Facebook vs. Website – Do I Need a Website for My Business?

Facebook Page Vs. Website


Can a Facebook Page Replace a Business Website in 2019?

Facebook has become a bit of a global phenomenon since its inception in 2004. Users across social media platforms continue to grow in 2019 and most people visit Facebook daily. But, how effective is a Facebook page vs a website? You might ask yourself, “Do I even need a website for my business if I can use Facebook?” We have put together information for you which explains the importance of a website in business showing you the impact of a Facebook page vs a website.


Bee Found On Facebook
How often are you seen and who finds your page or site?


Facebook – With a good product and some innovative posts it’s easy to generate a following and reach an audience in their 1000’s every time you post. Facebook has over 40 million users (*1) in the UK and therefore it’s fair to say that a large amount of your target audience is using the platform. That being said, 40% of Facebook users don’t “like” company/brand pages (*4). Therefore, without paid for advertising, you’re unlikely to reach this large percentage of Facebookers.

A Business Website – Most interactions start on the internet with a search. Google handles 3.5 billion searches every day making it the number one platform to ‘bee’ found online. While Facebook pages do appear in search results but very sparingly except for branded search terms such as your business name.

Users & Their Intent

Facebook – Facebook is predominantly a younger persons platform with 65% of its users below 35. This makes it great for targeting a younger audience. However unlike previous generations, millennials have less disposable income (*2) which will ultimately affect your sales. It’s also unlikely a Facebook user is browsing the platform looking for a product or service like yours; in fact only 17% of people said they look for local information, while 82% said they used a search engine (*3). This means, Facebook pages and posts are more useful for brand awareness unless your product is likely to be purchased on a whim.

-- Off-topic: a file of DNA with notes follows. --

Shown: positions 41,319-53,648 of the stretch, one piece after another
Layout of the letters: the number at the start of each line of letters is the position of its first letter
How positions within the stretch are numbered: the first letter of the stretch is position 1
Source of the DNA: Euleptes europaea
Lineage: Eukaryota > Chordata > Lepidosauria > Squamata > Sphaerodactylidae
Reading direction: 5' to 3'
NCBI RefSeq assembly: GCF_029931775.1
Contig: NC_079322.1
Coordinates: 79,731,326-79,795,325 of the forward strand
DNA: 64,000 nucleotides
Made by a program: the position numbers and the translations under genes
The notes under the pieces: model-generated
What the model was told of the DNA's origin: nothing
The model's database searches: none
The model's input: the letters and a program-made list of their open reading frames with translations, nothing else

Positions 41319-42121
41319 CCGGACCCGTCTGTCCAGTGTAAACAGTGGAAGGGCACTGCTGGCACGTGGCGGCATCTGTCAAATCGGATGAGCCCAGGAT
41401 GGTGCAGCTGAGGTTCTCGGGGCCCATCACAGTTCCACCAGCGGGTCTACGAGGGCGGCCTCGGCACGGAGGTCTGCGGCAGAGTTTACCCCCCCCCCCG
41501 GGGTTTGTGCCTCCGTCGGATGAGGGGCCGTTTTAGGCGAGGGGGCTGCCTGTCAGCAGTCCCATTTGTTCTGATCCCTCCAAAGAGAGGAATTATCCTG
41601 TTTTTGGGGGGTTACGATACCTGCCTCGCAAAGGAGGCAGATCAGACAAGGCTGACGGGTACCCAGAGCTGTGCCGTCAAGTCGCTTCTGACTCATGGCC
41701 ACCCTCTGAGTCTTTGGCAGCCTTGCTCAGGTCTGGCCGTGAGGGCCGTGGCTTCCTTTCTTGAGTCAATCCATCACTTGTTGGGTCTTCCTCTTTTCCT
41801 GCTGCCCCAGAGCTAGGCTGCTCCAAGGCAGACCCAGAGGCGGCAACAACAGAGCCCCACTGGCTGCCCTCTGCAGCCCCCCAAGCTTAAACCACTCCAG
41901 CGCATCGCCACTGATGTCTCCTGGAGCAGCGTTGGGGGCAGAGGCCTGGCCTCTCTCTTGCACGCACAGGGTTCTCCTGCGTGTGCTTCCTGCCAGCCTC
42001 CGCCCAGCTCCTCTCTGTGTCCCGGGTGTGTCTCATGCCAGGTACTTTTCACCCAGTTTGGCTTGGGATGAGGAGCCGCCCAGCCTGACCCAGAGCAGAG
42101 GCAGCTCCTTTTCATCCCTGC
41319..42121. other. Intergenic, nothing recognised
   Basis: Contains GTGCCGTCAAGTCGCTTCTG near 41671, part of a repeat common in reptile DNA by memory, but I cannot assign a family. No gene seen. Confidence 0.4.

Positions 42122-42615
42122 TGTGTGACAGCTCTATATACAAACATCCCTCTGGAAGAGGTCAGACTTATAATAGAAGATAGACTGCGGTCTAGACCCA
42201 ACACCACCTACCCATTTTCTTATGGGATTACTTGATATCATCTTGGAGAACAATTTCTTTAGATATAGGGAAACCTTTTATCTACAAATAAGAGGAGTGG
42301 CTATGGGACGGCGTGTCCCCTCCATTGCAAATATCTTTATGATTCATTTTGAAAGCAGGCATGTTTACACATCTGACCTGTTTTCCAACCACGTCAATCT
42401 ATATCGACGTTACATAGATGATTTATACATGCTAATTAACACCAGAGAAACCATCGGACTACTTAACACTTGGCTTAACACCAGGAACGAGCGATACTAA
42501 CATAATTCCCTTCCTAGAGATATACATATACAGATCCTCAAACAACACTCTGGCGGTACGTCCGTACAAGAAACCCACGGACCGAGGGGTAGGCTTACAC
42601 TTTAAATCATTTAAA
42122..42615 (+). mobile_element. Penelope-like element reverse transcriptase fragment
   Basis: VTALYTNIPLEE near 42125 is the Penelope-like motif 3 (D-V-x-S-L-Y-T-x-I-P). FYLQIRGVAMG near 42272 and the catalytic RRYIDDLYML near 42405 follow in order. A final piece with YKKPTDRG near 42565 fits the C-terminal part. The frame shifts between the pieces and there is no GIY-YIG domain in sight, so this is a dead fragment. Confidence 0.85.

Website – If your website is full of useful and engaging content, it’s likely that most of your visitors are specifically interested in what you have to offer. This is because when a user types in a search term, they are showing “intent”, i.e. they are already considering or ready to buy your product. Even with less visitors you may find that these users showing intent are much more likely to buy, enquire or visit your business.


Facebook – Free! Well, a Facebook page is free, getting more people to like your page isn’t always. An audience can grow organically from people sharing and liking your content. To get noticed fast you may need to invest in pay-per-click advertising. While these clicks are each relatively inexpensive it is easy to spend money fast if you’re not experienced or cast your net too wide.

Website – While there are some providers offering websites for as little as £200-300 it’s fair to say these aren’t a good long-term investment. You also have to consider the ongoing costs of running a website. These can be hosting, e-commerce platforms or the cost for optimising your site so that it can be found in Google’s search results. In summary a dedicated business website can be expensive.

Ownership & Control

Facebook – While you own all of the photos and content you post on Facebook; you don’t own your page. You are also impacted by Facebook’s decisions without any say in them. Now that Facebook is publicly traded, who is to say that investor pressure could make Facebook business pages not-free in the future? What also happens if Facebook disappears? It sounds unlikely but many social media platforms have just disappeared leaving businesses and individuals without anything they spent countless hours producing.